Thursday, February 9th, 2017
Although it’s only just begun, 2017 is already shaping up to be an eventful year. With Trump in the US and Brexit in the UK, “unpredictable” seems to be the watchword for the global market. In a sign of just how quickly things can change, one of Donald Trump’s first executive orders suspended Obama’s mortgage rate cut, increasing the borrowing costs for millions of first time homebuyers across the United States. Across the pond, Brexit looms large on the horizon and, for good or ill, its effects will be far-reaching. Adding to this uncertainty, innovative and disruptive technologies are giving rise to new business models and shaking up the markets.
One such example is the rise of online estate agencies like Purplebricks. Such web-based agencies seek to cater to the increasing demands of the modern consumer, who expects 24/7 availability and high levels of customer service. Their early success has increased pressure on traditional brick and mortar agencies and also led to the creation of “hybrid” agencies, which blend these new technologies with the familiarity of the local estate agent.
Hybrid estate agencies are an attempt to take full advantage of the technology available to an agent while still trading in what is becoming known as “relational capitalism.” Agencies that exist solely online would be referred to as “transactional capitalism”, a more anonymous, and therefore less personal, form of service. At the moment, online agencies are attempting to penetrate the market by offering lower prices, but as has been demonstrated before, once a new disruptor achieves their initial goal, those lower costs tend to rise. Uber, for example, has been known to raise their rates after becoming established in certain cities.
How long it will take for such a price convergence to occur in the real estate space is anyone’s guess. It will depend on several factors outside an estate agent’s control including the economic outlook and, as we have seen, politics. It is clear, however, that once parity is achieved, the successful agent will be the one who can create greater value for their customers, rather than simply offer a slightly lower rate. In fact, according to Accenture, a global research and strategy firm, 47% of UK consumers say they would pay higher prices if it ensured better service.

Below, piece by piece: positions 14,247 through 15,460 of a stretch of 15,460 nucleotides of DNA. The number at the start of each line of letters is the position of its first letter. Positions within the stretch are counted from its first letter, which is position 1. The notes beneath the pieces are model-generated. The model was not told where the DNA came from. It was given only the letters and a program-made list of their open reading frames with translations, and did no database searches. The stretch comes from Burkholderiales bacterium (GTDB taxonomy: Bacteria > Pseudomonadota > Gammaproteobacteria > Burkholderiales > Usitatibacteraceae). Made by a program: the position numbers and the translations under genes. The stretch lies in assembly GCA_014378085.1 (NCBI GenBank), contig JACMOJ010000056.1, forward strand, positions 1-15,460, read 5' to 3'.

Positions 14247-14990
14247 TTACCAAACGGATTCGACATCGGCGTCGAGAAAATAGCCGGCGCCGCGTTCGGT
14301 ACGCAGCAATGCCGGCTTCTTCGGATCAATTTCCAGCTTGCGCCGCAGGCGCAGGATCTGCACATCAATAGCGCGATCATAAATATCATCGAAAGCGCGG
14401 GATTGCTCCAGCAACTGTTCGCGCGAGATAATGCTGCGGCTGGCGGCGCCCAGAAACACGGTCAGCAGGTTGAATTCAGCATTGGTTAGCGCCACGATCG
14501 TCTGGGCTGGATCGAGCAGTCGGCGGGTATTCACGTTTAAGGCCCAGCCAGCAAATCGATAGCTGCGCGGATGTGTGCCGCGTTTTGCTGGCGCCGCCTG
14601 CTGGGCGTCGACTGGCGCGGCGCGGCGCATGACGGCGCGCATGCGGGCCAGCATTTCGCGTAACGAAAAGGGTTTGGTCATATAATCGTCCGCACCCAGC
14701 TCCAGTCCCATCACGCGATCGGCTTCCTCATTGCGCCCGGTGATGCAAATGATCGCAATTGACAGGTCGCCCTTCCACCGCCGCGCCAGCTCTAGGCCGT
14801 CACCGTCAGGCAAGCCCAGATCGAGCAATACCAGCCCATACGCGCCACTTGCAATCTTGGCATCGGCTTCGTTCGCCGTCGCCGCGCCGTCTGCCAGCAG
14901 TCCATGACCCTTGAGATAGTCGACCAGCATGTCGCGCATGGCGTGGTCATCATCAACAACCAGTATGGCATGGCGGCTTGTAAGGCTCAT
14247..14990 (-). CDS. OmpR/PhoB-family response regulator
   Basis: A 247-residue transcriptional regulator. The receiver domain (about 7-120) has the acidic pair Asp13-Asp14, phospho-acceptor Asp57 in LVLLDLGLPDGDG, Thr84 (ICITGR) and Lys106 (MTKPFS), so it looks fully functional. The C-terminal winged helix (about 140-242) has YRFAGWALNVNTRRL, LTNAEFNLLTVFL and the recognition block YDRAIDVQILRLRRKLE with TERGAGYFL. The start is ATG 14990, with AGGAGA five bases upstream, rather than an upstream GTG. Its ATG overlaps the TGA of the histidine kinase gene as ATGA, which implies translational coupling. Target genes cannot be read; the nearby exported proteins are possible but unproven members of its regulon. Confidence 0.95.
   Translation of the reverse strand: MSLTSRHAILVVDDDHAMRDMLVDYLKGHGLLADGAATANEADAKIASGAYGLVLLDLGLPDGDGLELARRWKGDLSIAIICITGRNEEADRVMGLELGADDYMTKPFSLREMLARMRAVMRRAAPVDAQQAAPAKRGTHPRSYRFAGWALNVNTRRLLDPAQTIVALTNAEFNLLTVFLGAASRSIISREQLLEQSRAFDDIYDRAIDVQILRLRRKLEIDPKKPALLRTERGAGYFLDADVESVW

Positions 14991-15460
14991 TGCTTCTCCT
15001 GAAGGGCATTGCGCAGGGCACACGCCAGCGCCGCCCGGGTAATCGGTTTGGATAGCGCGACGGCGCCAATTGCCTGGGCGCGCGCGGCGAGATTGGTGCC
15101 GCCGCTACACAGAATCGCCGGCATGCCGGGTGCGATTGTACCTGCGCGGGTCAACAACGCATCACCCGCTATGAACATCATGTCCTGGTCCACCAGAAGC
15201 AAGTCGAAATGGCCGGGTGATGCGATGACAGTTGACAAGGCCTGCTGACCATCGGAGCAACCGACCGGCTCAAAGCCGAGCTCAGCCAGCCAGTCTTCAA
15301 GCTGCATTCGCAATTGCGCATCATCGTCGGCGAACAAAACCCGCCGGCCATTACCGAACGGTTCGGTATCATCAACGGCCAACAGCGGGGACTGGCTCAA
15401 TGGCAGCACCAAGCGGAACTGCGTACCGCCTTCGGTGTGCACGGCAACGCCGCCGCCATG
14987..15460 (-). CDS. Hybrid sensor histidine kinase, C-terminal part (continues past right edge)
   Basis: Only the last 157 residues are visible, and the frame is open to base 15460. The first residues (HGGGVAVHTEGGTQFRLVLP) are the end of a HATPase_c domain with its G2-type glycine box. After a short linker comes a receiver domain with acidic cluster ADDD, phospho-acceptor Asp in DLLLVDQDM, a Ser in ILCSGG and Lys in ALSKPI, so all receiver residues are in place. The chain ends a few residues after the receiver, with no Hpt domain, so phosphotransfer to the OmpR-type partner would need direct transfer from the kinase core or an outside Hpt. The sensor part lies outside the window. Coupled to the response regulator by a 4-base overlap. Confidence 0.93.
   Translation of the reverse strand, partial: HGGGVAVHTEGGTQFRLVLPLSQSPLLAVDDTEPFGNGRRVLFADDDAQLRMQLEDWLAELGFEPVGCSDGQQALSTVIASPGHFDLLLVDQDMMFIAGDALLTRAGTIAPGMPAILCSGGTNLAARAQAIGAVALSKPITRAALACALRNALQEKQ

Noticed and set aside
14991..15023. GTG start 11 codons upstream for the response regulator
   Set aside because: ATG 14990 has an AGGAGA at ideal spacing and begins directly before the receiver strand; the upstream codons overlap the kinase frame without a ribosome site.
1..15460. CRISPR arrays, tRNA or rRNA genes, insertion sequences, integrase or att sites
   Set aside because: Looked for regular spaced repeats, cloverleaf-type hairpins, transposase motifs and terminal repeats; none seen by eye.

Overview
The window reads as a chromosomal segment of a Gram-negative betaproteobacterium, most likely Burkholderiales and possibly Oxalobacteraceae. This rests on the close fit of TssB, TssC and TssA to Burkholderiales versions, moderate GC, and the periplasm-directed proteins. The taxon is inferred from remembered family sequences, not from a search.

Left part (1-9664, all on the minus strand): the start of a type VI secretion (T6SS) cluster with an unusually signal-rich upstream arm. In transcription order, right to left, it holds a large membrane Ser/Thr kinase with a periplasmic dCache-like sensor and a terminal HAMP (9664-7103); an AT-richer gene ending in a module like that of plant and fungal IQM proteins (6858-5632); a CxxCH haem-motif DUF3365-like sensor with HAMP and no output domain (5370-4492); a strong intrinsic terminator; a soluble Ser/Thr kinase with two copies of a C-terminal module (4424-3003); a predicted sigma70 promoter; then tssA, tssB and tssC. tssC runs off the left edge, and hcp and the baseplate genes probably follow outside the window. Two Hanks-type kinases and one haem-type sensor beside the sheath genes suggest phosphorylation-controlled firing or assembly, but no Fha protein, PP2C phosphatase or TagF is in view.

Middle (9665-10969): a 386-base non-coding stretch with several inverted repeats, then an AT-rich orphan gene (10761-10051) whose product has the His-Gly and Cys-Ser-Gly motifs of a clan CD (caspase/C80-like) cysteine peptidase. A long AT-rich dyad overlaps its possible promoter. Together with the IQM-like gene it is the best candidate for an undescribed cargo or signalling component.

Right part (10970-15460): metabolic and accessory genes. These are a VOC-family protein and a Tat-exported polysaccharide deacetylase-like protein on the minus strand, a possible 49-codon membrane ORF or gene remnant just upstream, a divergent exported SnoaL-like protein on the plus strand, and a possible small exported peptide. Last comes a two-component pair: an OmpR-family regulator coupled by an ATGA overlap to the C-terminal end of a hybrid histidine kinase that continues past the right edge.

Such service can take many forms, but for the demanding consumer, it will continue to mean that they can get answers any time of day or night. One example of how technology can help brick and mortar shops achieve this is Rezi Screenz, which allows the display of interactive information in a shop window that can be accessed remotely even when the storefront is closed.
Connectivity and access to information are nothing new when it comes to technological innovation and most experts agree that the next great leaps will involve some form of augmented or virtual reality. Companies like IKEA are already using augmented reality apps to help customers visualise how certain pieces of furniture will look in their homes, turning their printed catalogue into a virtual showroom.
The process for generating such content is already becoming faster and easier. The Matterport Camera, for example, can create a 3D map of a building’s interior which can then be navigated on a computer as though the customer were playing a video game. Their website already touts its use for real estate and it’s not difficult to see how useful it could be. Combined with a virtual reality headset, or even a VR enabled phone, agents of the near future could send a potential customer a fully immersive 3D model that allows them to tour a place without even getting out of their chair.
The same Accenture Global Consumer Pulse Survey mentioned above also revealed that 71% of customers prefer dealing with a human being to digital channels when seeking advice. In the uncertain year ahead, it should be no surprise that first time buyers and sellers will seek out agents who give them personalised, face-to-face service. Those agencies whose business relies solely on the Internet may find that the speed and efficiency they offer is not what consumers are looking for at the moment.